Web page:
Bond / Fixed Income Market

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We have been accustomed to understand bonds / fixed income securities as an investment which gives us fixed rate of return till its maturity. Simplest example is bank fixed deposit or a national savings certificate wherein amount is invested for a fixed duration with a fixed rate of interest and we get amount on maturity. Similarly, there are instruments like corporate bonds and government securities. While it is true that this instrument gives fixed rate of interest for fixed duration, but there is much more to it. Assume a situation where you invest in a bond which is allowed to be traded on a regular basis like shares; imagine what could be the trading price? will it be the face value or any other rate determined by market forces. 

Let’s understand this in detail:

Bond Fixed Income Market

Glossary

  • Debt Instrument: refers to any type of investment wherein a person lends money to the borrower in return for a fixed payment called interest.
  • Coupon Rate: is the amount of interest paid per year expressed as a percentage of the face value of the instrument.
  • Yield to Maturity: measures the annual return an investor would receive if he held a particular instrument till maturity. YTM is the composite rate of return of all the coupons and capital gain (or loss).
  • Market Price: Face Value + Accrued Interest +/- Premium/Discount
  • Dirty Price: Market Price – Accrued Interest
  • Yield is inversely proportional to Market Price.

Yield Curve

Yield Curve

Types of Yield Curve

Normal Yield Curve:

  • Upward sloping
  • Preceded by an economic upturn
  • Investors demand more yield in expectation of rapid economic growth

Flat Yield Curve:

  • Flat Curve
  • Early warning of an economic slowdown
  • Mostly, it appears during the transition between normal and inverted yield curves

Inverted Yield Curve:

  •  
  • Downward Sloping
  • An indicator of economic recession
  • The expectation of fall in interest rates in line with a slowing economy
Normal Yield Curve Flat Yield Curve Inverted Yield Curve

Are Debt Instruments Risky?

Yes, there is certain degree of risk involved in these instruments depending on the issuer and other macro-economic variables. They are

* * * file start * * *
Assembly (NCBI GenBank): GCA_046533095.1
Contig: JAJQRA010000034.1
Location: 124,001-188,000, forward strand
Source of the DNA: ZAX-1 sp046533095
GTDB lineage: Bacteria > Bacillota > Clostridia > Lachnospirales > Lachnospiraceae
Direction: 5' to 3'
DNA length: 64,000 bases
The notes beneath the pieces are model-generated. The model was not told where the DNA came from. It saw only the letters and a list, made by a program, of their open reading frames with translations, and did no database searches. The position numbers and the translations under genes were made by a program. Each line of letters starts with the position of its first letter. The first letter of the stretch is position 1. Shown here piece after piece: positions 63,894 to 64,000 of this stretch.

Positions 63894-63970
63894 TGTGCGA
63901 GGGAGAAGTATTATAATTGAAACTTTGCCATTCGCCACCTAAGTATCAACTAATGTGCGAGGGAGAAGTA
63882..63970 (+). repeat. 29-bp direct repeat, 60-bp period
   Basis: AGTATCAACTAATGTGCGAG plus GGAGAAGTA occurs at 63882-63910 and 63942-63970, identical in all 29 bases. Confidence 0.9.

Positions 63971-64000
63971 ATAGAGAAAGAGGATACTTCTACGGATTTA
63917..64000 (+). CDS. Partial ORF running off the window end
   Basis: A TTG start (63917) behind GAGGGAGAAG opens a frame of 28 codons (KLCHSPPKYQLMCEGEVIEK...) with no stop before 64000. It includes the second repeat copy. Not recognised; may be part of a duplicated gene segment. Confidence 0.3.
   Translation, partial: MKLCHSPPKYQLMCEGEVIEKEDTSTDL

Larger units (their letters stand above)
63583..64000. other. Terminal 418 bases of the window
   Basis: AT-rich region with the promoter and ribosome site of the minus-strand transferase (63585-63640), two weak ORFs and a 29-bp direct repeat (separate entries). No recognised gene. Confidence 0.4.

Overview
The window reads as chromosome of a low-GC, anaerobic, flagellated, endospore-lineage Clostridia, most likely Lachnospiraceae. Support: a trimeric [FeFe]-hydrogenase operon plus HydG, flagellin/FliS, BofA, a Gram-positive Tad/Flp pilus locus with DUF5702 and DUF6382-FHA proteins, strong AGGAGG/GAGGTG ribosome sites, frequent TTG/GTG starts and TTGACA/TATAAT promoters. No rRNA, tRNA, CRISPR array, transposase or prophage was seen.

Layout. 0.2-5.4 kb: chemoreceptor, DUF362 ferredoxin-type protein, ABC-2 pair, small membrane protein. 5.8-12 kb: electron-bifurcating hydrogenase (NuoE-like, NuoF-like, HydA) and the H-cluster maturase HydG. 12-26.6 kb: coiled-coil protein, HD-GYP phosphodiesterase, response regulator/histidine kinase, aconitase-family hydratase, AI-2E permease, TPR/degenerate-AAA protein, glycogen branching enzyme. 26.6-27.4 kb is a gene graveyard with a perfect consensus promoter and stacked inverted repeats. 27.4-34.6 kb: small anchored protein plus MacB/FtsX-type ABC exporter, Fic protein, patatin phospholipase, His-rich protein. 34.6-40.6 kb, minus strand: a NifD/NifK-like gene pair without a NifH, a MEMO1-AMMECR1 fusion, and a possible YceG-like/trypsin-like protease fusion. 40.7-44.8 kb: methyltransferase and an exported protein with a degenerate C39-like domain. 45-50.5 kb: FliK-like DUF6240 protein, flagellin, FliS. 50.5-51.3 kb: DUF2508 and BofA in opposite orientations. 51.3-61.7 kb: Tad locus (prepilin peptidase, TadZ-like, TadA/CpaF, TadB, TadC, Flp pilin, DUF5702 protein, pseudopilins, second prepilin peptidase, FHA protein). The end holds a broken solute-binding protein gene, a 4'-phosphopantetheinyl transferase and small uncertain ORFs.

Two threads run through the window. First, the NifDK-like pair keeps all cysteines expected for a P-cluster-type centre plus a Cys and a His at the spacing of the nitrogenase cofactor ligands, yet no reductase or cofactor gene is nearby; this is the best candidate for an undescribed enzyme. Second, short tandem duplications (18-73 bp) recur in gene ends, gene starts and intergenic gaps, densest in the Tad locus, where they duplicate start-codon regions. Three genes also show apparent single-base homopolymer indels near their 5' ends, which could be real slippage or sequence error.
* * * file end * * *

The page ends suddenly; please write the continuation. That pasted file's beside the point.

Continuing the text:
Credit Risk

  1. The Issuer is not able to pay back maturity and / or coupon amount.
  2. To subside this risk, choose instrument with higher rating; higher the rating of an instrument less is the chance of your investment facing a default risk.

Interest Rate Risk

  1. There is an inverse relationship between interest rates and bond prices. If the interest rates goes up, the bond prices depreciate and vice versa.
  2. Debt instruments such as fixed deposits don’t suffer from interest rate risk.

Inflation Risk

  1. High inflation has potential to reduce your real return.
  2. Longer the tenor of the bond, higher is the chance that inflation will affect real return.

Call Risk

  1. The issuer, many a times, gives an option to buy-back the bonds before expiry of the tenor.
  2. This option is made available by the issuer when interest rates are expected to fall and the present bonds becomes expensive to the Issuer.

How to Analyse?

Following factors needs to be considered:

Assess interest rate scenario:

  1. Rising interest rates – prefer instruments with shorter maturity
  2. Falling interest rates – prefer higher duration instruments

Compare rating of the instrument:

  1. Prefer AAA or AA+ instruments: it will offer lower yield but degree of safety will be high

What’s term of your investment:

  1. Long term – prefer long term bonds, PPF
  2. Short term – prefer debt mutual funds, FMPs

Is liquidity necessary:

  1. If liquidity is preferred, choose listed bonds, NCDs or debt mutual funds